Just when we thought we were getting the hang of what was going to happen with the new fringe benefit tax system, and those of us who were lucky enough to go ahead and get a car through a novated lease scheme (thanks to our employers) were learning how to go about using logbooks, we had an election that resulted in a change in government. And the proposed changes to the rules which were anything but popular were scrapped.
So, breathe a sigh of relief, everybody. Stop scratching your heads over how to fill out a logbook and working out what is and isn’t a business trip. We can all go back to using the most common method of calculating the fringe benefit tax we have to pay because we’ve got the perk of a car.
You won’t be the only people breathing a sigh of relief. The proposed rule changes were very bad news for Australia’s car sales industry, as a lot of business is created by our novated lease system. It ensures a lot of turnover which isn’t just good news for car sales people but also for road safety and our car manufacturing industry. When people get a new car under a novated lease scheme fairly easily, this means that they’re less likely to stick with some old rustbucket that doesn’t have as many safety features as a new modern car. This means that Australia’s roads are more likely to have lots of safe cars with all the protective gadgets on them, which means safer roads and fewer accidents.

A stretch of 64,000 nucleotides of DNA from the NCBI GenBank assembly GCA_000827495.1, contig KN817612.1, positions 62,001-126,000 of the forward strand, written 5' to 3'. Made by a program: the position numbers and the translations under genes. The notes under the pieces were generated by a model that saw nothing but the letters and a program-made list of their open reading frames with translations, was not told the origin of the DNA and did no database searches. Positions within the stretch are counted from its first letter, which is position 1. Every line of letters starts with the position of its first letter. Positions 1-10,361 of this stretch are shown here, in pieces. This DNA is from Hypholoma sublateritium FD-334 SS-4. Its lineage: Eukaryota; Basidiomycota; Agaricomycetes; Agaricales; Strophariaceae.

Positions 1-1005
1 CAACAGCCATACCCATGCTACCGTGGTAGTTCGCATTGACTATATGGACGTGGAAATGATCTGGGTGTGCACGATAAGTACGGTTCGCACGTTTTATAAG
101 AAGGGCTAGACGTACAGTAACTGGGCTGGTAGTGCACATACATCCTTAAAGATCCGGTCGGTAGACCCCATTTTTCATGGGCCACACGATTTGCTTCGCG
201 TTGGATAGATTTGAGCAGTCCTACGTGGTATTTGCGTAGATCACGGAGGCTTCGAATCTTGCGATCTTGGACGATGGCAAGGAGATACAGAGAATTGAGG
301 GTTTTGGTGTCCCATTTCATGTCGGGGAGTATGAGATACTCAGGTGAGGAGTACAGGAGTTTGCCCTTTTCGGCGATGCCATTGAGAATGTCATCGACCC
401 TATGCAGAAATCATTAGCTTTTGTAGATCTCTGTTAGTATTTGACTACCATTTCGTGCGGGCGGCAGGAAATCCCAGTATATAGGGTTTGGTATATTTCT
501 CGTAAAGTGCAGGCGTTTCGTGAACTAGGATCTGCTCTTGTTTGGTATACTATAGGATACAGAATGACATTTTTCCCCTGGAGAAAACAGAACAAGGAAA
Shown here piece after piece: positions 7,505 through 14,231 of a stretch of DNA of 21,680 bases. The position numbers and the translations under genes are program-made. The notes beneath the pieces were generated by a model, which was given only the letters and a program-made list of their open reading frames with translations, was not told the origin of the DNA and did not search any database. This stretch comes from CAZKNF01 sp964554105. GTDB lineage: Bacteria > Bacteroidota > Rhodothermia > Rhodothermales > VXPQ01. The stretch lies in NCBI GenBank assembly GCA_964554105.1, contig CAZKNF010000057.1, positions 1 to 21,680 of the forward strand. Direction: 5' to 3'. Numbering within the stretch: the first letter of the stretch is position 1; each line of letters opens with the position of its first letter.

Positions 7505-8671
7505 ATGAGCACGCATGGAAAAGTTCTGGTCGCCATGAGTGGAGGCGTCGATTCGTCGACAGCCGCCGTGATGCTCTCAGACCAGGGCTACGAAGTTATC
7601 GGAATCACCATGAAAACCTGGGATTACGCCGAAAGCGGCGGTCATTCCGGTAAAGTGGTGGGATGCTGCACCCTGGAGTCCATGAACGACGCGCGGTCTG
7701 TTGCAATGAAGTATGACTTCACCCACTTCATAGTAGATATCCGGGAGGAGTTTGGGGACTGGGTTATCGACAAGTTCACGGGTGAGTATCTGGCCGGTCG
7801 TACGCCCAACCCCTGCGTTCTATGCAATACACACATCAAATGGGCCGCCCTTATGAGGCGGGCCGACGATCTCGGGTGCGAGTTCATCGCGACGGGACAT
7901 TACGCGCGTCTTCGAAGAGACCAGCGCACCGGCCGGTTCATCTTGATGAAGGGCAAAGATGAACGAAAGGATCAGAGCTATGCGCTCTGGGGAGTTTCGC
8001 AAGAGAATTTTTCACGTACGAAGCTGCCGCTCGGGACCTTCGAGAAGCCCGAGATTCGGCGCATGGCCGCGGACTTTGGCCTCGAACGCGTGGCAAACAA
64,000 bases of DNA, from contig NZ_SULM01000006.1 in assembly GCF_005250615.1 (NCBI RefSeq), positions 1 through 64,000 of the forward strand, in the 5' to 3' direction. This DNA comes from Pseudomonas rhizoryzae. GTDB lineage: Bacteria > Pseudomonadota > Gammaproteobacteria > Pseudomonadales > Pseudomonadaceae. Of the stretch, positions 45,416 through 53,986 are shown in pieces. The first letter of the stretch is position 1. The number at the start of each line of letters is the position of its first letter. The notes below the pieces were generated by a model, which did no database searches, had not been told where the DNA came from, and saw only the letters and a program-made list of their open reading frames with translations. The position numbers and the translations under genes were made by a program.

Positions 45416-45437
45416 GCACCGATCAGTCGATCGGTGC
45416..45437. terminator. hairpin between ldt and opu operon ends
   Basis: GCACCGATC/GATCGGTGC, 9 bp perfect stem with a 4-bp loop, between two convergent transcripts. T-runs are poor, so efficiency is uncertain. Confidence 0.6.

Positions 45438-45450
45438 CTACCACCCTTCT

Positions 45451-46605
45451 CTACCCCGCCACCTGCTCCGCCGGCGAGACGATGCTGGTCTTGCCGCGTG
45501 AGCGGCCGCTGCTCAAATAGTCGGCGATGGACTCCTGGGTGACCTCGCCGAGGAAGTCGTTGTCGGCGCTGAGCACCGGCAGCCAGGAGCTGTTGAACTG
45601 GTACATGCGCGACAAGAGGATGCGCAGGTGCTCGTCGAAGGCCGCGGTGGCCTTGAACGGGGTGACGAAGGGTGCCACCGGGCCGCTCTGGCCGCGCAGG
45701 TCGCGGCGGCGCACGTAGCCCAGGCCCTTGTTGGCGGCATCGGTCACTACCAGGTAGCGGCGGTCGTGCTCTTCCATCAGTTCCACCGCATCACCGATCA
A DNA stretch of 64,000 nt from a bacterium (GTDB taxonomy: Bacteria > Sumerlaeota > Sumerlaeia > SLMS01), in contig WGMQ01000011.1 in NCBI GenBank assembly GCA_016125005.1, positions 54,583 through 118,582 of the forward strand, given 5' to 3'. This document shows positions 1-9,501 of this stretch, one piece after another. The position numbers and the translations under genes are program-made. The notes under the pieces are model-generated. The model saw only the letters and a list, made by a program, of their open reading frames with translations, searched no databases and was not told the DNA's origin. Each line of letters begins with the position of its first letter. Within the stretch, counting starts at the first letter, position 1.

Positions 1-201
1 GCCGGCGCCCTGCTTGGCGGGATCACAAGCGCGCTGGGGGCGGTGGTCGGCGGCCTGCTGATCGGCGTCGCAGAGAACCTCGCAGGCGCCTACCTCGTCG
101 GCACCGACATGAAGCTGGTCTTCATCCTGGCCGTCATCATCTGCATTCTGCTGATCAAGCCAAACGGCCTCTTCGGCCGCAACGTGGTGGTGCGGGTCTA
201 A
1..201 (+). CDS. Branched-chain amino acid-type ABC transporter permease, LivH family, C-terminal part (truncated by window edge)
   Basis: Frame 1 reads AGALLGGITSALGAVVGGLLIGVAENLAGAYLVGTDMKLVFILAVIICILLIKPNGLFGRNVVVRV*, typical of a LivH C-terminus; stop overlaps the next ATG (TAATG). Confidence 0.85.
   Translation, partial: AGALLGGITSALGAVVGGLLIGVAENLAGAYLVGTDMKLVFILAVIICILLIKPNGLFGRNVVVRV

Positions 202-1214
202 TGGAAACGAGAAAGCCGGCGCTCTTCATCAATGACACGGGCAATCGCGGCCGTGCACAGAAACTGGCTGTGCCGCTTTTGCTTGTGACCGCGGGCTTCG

It’s also good news for smaller businesses and charitable organisations. Often, these employers want to keep hold of their best workers but don’t have the budget in place to provide other incentives and rewards. Including a car in the salary package is an easy way for these people to reward and retain the good people it’s so much easier than trying to pay them more, which may be a disincentive for some employees, as it means that they pay much more tax when they pop over a certain threshold.
Of course, logbooks haven’t been scrapped altogether. Some people were on the logbook system before the proposed changes came in anyway. They’re still going to be doing things the same way, and are probably the only people who aren’t breathing a sigh of relief (but if you’re in this category, you can stop feeling smug).
Some people felt that the reaction from the car leasing and car sales industry was a bit over the top. After all, it’s not as though the proposed changes were planning to scrap novated leases altogether. Companies could still create salary packages involving new cars as a way of rewarding their best employees; the only real difference was that people were going to have to keep logbooks and use them to calculate the amount of fringe benefit tax they would have to pay. And after the initial shock and downturn, the car sales and lease industry would have bounced back once we were all used to the new way of doing things. But who’s to tell now? Who knows what would have happened?
The good thing is that we can now carry on as normal. And no matter whether you’re considering setting up a novated lease agreement or whether you’re just considering taking out a loan to buy a new car, we’re here to help you find what you need.